But that can’t be what Hau’ofa is trying to say because that’s bigoted and absurd. However, I think what he’s saying is a little more nuanced than the tried and true cliche: cultural compromise/adaptation is necessary for continued cultural growth. Rather, he presents yet another dynamic to the ongoing conversation swirling around these cultures. This new dynamic forces the reader (at least it forced yours truly) to cringe and deal with imagery (such as Ninongs growing succulent in the swampy wetlands of everyone’s anus) and situations in this culture that are a little absurd and don’t have the austere dignity that is so easy to relate to and talk about from a western perspective. To date, there’s been something of an anguished hagiographical nature to the depictions of once colonized people. But Kisses in the Nederlands destroys that paradigm and brings a low brow sense of humor to the party with jokes about the nether regions galore. By focusing so intensely and funnily on so unseemly a topic Hau'ofa humanizes the cultures. The outsider need not speak in hushed, increasingly reverent tones about them any longer. One can see them warts and all and come out the other end still fond and full of respect for the characters involved. One can even come out a quasi believer in anal kissing for peace.

Comedy and Misunderstanding

            In Hau'ofa's Kisses in the Nederends, misunderstanding of humor and comedy, allows the reader to see the distinct differences between the Western culture and the Pacific Islander culture, the characters' character, and the satirical undertones. Hau'ofa's humor is meant to make the reader laugh out loud; he uses puns, satire, and conversational humor. However funny the novel may be, however, the satire is meant to evoke more serious undertones about inequality and corruption. The comedy, although apparent on every page of the novel, is not Hau'ofa's main point; he uses wit and satire in order to attack humanity and society's problems and faults. He does this by disregarding the social injustices as a joke throughout the novel. 
       The novel begins with a humorous action scene in which Oilei is relieving himself (in a pig-like manner) and his dog pees on his foot. This reflects how animal-like and disgusting Oilei is from the beginning.From this moment on the reader knows that this novel will be humorous. Yes, their exists puns such as calling Oilei a prostate or a pig, which is funny because he has a medical problem with his prostate and he actually acts like a pig. When Oilei is meeting with the Christian Reverend, Masu Lasu, he tells him to "take your arse out of my house, and don't bring it back here again. Oh shit!"(which was one of my favorite lines in the entire novel). Oilei and the Reverend don't see eye to eye and therefore they can't understand each other fully, especially each other's humor. One obvious difference between them is that the Reverend speaks as a reverend would, in a very respectful way while Oilei curses regularly. The difference between Western ideas and Pacific traditions and ideas is shown here.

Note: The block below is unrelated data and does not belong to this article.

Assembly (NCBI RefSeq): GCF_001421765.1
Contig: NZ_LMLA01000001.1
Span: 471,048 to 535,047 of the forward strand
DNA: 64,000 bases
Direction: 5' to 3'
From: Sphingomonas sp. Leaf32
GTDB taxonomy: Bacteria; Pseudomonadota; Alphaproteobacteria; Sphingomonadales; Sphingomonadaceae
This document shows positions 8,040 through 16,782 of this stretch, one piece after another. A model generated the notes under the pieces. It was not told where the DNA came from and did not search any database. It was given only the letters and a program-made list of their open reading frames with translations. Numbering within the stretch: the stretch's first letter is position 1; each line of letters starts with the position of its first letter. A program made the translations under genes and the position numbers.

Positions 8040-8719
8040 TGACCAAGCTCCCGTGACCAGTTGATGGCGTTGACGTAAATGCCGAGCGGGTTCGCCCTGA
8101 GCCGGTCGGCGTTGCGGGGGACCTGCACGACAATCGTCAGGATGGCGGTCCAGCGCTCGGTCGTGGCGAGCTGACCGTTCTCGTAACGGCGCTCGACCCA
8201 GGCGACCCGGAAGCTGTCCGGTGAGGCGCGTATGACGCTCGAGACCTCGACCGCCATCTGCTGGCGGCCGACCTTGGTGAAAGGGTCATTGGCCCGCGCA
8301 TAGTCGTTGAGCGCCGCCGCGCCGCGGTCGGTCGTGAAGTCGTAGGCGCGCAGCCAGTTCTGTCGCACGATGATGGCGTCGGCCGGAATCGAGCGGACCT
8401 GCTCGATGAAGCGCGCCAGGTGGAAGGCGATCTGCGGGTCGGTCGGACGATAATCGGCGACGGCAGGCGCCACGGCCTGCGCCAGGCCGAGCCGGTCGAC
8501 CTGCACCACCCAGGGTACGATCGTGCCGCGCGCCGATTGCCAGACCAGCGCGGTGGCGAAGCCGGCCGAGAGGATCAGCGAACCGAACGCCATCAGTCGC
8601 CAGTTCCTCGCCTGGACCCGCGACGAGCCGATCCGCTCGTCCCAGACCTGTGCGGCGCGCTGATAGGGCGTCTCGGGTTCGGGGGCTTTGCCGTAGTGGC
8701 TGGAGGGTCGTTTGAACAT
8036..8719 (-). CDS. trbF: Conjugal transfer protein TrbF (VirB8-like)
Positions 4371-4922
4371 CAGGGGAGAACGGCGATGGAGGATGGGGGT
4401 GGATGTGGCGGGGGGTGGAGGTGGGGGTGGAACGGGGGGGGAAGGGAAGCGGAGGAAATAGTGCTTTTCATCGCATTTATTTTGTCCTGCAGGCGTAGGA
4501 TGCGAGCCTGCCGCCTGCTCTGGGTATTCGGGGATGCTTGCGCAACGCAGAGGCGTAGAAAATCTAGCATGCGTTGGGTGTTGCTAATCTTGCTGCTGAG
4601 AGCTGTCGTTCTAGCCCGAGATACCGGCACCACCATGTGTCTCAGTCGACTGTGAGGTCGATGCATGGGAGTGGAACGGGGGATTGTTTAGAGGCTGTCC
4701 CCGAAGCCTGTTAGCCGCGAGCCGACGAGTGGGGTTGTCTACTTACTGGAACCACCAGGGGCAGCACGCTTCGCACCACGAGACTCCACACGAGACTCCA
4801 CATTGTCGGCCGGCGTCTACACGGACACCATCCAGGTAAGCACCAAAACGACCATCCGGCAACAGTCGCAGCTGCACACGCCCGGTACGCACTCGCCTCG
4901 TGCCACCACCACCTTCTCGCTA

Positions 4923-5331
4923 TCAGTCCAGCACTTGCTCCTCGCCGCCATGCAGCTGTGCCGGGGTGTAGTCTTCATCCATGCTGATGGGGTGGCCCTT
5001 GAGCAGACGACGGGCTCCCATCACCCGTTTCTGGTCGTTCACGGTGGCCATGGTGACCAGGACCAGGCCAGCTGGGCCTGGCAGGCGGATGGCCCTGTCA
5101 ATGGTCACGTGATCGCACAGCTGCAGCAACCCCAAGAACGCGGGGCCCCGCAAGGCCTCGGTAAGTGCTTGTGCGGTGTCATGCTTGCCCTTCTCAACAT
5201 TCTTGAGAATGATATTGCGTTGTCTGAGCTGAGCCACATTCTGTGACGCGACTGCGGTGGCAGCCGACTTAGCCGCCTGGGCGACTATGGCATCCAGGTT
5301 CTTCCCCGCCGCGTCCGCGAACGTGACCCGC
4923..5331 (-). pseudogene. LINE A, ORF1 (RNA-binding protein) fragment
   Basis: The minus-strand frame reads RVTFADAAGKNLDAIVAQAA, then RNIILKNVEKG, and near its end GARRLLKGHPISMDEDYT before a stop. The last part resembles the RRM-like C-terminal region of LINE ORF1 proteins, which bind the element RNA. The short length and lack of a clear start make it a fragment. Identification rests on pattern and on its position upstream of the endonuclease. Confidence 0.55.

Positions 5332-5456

It is obviously hysterical that Oilei can't stop farting but that is not what is truly important (though entertaining) in this novel. Through his journey we sees the outrageous society and the many problems of corruption and social justice that exist in his community. 

The Effectiveness of Satire

Sometimes the best way to understand something you are unfamiliar to you  is through comedy. If someone is able to relay information by using satire and are comfortable enough to do so then it makes the readers feel just as comfortable. Hau’ofa’s Nederlands introduces a Pacific island culture by using satire in a particularly unique way. The focus on the anus and bodily functions kind of takes a less serious look on the culture shift which the Polynesian characters experienced throughout the novel. Interestingly the language is familiar to non-Polynesian readers which is also important in the understanding of the culture.

Although hilarious that Oilei’s farting is out of control it is important that Hau’ofa still addresses how important Oilei is to the community. Through the satire you begin to understand the tension within the village and how the community collaborates. Compared to other books we have read so far this one is definitely less serious but still manages to teach us about the culture in a rather successful way. Comedy is attractive and often people can learn from it, from this novel you learn the dynamics in the village and how individuals are affected by the changes within their community. 

Cultural Transition and Discrepancies